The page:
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Comments
  1. pvkd44 says:

    Nice article! It makes sense now, kinda!

    Does all the above apply to the performance of a particular program (or script) which may appear to run on a single processor, rather than the performance of the entire CPU?

    To put it another way, for a single process, would a quad core still complete the process faster than a dual core with identical core speed and fsb?

    If so is this down to more cache or the quad vs dual design?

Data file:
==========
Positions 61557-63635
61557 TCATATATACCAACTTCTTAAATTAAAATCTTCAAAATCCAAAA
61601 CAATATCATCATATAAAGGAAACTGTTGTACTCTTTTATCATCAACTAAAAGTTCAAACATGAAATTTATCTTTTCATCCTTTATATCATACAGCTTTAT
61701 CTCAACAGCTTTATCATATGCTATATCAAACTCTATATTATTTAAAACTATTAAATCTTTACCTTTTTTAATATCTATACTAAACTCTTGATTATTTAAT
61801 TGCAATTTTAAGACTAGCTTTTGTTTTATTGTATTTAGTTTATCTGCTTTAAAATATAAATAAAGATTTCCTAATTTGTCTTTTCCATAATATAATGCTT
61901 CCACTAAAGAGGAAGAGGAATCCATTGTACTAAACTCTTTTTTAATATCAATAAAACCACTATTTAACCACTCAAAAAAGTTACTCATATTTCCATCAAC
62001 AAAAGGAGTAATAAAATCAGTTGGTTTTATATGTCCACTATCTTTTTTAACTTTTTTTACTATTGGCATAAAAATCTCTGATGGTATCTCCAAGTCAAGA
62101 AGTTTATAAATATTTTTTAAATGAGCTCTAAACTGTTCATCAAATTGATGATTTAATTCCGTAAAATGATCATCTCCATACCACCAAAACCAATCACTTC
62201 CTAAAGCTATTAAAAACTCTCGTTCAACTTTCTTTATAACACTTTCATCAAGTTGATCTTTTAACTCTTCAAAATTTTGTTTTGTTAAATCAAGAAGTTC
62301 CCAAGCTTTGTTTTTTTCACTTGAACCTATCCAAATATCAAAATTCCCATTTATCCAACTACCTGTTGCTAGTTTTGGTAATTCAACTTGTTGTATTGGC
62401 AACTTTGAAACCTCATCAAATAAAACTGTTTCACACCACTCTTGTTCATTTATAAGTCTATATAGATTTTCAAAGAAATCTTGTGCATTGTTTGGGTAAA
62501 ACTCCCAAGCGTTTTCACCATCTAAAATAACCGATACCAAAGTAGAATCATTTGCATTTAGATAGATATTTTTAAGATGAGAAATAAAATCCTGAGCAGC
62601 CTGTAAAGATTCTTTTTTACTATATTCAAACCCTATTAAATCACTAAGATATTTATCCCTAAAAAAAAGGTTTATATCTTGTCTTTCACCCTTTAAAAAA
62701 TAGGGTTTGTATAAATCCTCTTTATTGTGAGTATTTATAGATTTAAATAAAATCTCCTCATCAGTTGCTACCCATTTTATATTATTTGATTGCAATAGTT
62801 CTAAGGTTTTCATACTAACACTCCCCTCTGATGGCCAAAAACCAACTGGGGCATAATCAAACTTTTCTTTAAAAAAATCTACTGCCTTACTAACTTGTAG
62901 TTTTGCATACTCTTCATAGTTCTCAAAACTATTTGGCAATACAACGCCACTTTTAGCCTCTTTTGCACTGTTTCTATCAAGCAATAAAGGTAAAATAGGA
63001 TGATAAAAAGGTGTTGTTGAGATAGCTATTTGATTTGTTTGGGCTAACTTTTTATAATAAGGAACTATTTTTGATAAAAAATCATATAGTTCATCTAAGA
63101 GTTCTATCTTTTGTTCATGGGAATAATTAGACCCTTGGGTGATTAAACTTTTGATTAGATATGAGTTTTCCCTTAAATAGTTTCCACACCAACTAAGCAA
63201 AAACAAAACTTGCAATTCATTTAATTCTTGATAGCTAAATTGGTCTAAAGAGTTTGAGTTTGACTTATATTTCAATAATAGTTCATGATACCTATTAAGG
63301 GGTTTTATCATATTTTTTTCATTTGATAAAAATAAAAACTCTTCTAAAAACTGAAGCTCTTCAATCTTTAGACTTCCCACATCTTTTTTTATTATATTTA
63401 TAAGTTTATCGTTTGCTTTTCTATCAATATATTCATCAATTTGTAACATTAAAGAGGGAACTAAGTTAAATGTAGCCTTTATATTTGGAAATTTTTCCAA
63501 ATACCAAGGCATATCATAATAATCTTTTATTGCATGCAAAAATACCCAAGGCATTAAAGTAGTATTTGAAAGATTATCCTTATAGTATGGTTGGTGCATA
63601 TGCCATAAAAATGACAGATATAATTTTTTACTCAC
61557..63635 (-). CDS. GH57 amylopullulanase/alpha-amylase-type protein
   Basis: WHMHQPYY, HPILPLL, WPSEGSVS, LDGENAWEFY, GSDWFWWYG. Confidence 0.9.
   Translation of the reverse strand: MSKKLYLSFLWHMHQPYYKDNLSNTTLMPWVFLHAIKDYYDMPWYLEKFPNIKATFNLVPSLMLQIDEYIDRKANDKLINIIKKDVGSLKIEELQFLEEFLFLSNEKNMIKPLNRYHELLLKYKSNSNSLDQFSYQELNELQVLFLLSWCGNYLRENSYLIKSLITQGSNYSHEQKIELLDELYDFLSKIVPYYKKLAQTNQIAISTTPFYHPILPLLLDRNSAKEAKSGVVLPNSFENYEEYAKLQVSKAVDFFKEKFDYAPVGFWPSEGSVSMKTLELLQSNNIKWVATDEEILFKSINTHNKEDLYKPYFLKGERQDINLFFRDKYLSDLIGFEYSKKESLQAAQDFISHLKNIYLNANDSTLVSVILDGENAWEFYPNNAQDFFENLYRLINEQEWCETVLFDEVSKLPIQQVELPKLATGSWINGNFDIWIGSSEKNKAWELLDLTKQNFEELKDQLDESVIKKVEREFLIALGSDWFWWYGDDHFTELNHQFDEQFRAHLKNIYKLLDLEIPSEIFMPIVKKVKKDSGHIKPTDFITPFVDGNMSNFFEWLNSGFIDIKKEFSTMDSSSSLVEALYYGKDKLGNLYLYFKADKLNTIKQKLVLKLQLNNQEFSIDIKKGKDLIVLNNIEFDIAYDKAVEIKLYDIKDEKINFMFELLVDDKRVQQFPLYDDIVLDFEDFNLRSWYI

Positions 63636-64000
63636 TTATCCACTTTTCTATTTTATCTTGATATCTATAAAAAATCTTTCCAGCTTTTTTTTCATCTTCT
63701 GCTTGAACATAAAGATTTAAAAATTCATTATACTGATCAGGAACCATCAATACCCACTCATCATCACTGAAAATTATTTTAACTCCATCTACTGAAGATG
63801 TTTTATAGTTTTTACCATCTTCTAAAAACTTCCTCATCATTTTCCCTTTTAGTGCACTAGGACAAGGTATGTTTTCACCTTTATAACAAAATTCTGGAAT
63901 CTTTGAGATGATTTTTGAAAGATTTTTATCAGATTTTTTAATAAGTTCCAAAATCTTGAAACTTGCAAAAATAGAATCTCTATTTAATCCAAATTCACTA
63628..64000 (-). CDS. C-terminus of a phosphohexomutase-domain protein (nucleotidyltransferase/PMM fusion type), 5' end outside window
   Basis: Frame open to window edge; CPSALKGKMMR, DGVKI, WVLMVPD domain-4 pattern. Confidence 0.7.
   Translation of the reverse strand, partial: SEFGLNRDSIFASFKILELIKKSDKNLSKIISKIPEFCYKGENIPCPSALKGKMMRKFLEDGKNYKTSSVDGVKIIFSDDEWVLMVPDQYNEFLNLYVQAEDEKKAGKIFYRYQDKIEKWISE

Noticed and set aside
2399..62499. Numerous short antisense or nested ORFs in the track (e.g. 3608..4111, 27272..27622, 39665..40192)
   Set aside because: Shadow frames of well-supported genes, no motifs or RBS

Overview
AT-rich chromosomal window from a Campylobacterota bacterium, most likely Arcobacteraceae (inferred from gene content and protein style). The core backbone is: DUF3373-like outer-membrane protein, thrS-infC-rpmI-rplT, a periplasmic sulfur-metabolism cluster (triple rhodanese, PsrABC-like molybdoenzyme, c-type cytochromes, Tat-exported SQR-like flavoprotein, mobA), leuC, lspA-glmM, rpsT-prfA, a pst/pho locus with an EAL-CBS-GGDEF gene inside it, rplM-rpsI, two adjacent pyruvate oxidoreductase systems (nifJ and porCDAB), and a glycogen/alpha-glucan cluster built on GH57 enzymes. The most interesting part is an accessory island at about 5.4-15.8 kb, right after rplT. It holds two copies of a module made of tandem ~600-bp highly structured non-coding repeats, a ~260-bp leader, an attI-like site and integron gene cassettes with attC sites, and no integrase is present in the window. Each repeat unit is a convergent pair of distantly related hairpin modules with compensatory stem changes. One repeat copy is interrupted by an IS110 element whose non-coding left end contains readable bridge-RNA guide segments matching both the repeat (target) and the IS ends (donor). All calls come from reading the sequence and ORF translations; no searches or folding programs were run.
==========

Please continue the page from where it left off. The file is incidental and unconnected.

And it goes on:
• ryanlecocq says:

        Sorry, that was a really poorly written and confusing explanation. EDIT:

        For single-threaded apps or double threaded apps you want the fastest individual core stats. You want each core to have the fastest speed and largest cache possible. So for single threaded apps, an Intel dual-core i5 is much faster than an AMD hexacore 1055T. In DirectX 11 gaming the AMD uses all 6 cores as much as necessary so the hexa is better.